The Harrowing Story of the Civil War’s Refugees

The Saturday Evening Post captured this 1864 firsthand report of the devastation wrought by the war on the civilian population.

Ruins of Richmond, Virgina, in the American Civil War.

Weekly Newsletter

The best of The Saturday Evening Post in your inbox!

SUPPORT THE POST

Cover for the Saturday Evening Post's Civil War collector's issue, featuring Gen. U.S. Grant on the cover.

This article and other stories of the Civil War can be found in the Post’s Special Collector’s Edition, The Saturday Evening Post: Untold Stories of the Civil War.

 

 

 

—This account appeared in the October 1, 1864, issue of The Saturday Evening Post.

It may seem superfluous to dwell upon a theme that everybody knows by heart. Hospital scenes have been recorded until all are familiar with them — but if you will permit me, reader, I will throw the door open upon another phase of life, and if you can look on unmoved, with no stirrings of divine pity and sympathy — I will not be your judge.

The headquarters of the ——— Army Corps was a large, beautiful building, and we took possession of it in the spring of ‘64 with not a little satisfaction. The rooms were numerous and comfortable, and by a little careful management we got enough furniture together to serve our purposes admirably. When all the arrangements were completed, I looked about me with the joyousness of a child, and, for the moment, gave myself up to anticipations of something like ease and pleasure, after long, tedious journeyings, and the hardships attendant upon the removal of headquarters from one point to another.

Several days passed away in a comfortable frame of mind, when I was suddenly startled from my serenity by a fearful announcement. The Rebels had risen up against the women and children within their lines, and they had driven them out by hundreds, seizing their scanty means, and leaving them destitute to wander off in search of aid and protection.

These people had friends in the Federal service, of course — hence this cruelty. But until that time I never dreamed that people could suffer what they were made to suffer, and live.

I remembered the evenings at Corinth, after its evacuation, when the refugees had come in upon the trains in large numbers, half- starved and destitute of money or clothing beyond what they wore.

I remembered the evenings at Corinth, after its evacuation, when the Refugees had come in upon the trains in large numbers, half starved and destitute of money or clothing beyond what they wore. Gen. McPherson was then superintendent of the military railroads there, and I shall never forget the deep, pitying look of his eyes as he glanced upward to my window, where I stood tearfully regarding this miserable mass of humanity. I recognized in him then a nobility few saw, when he stretched his arms forth to help some poor old man or woman as they tottered to the platform, or to lift some little ragged child—white or black— gently to the ground. I thought of the misery of those people there and what labor it had cost us to save them from star- vation. Could assistance be less imperatively needed now?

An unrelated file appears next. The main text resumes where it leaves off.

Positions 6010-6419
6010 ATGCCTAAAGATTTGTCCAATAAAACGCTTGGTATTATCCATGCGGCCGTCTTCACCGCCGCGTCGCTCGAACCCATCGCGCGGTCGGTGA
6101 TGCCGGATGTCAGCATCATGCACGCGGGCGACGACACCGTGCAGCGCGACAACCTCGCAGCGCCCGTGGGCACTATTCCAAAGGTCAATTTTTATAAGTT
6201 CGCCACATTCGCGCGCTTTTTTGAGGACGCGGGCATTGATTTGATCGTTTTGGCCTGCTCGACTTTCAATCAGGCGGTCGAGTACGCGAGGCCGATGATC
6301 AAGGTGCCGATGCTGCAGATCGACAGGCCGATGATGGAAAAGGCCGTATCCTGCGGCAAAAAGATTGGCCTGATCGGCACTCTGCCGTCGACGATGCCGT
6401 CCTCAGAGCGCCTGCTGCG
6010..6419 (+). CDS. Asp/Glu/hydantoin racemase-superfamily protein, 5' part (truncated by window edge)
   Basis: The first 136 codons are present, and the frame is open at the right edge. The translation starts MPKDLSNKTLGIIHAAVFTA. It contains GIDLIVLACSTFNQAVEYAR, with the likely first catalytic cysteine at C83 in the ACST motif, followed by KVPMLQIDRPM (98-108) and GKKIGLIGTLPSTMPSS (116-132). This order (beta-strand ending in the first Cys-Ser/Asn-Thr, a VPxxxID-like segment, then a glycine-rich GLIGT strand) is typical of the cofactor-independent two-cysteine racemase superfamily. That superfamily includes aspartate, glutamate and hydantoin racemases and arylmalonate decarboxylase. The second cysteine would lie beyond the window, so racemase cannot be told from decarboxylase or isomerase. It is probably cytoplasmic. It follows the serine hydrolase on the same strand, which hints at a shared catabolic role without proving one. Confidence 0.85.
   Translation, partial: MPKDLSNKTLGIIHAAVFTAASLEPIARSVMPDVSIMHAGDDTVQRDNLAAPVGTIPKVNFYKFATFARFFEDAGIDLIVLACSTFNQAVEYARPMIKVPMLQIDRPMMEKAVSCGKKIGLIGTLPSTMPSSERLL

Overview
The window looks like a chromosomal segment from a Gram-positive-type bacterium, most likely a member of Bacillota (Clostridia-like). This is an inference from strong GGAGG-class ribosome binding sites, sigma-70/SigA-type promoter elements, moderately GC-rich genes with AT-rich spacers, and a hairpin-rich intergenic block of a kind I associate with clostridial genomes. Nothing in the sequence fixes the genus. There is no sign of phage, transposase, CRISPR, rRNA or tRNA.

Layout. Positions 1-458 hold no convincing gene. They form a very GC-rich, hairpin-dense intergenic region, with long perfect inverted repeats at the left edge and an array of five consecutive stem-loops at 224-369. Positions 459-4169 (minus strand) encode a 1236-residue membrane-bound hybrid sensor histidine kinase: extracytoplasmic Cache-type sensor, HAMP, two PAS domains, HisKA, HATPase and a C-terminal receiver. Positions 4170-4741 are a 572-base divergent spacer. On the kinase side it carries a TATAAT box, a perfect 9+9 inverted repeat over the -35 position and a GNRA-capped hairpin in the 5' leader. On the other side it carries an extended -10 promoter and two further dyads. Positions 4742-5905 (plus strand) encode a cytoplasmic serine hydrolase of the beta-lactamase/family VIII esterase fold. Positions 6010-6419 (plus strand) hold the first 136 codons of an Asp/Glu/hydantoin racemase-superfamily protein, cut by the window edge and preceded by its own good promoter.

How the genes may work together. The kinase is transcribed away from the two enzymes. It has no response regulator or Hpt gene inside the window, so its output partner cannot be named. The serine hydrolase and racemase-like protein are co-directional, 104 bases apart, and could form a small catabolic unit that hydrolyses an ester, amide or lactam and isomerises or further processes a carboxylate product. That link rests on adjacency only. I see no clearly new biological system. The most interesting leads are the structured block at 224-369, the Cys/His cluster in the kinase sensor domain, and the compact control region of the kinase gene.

As I passed beyond the threshold and entered the ambulance that stood waiting my orders, a thrill of shame swept through me at the sight of a squalid troop that crept hesitatingly toward business headquarters.

My driver was dispatched for a pass through the “picket lines,” in case it should be needed, and while he was gone, a negro boy told me of a family that were “starving to death,” just a little beyond the limits of the town. I made up my mind to go there first, leaving those within the place to the mercy of those who saw to their needs, and when the driver came, I bade him drive as rapidly as possible to the place.

A barge transport African-American refugees out of Richmond.
In this photo from April–June 1865, barges transport African-American refugees and their belongings out of Richmond, Virginia, while ruins of the city can be seen in the background. (George N. Barnard/Library of Congress)

After driving about one mile and a half, we came to an old house before which little fires were kindled, and the pickets sat by and chatted while on “guard.” I leaned forward and asked them some questions.

“Are there people ill in that house — refugees?”

“Yes, ma’am.”

“How long have they been here?”

“Three or four days.”

“How is it then that none of you have reported it at head- quarters. Have you no feeling of pity?”

“Well, ma’am, I have, for one, but this is my first day on duty. I was sent to relieve a boy who is sick and was sent to the hospital yesterday. It was me that sent word to town about them.”

Waiting to say no more, I bade the man drive on, and the next moment alighted before the door.

All the lower rooms were bleak and desolate. The windows were broken, the floors covered with heaps of shattered plastering, sticks, and broken glass. Failing here to find any trace of human life, I mounted the stairs to the second floor, and stood mute with consternation upon the threshold of the wretched chamber.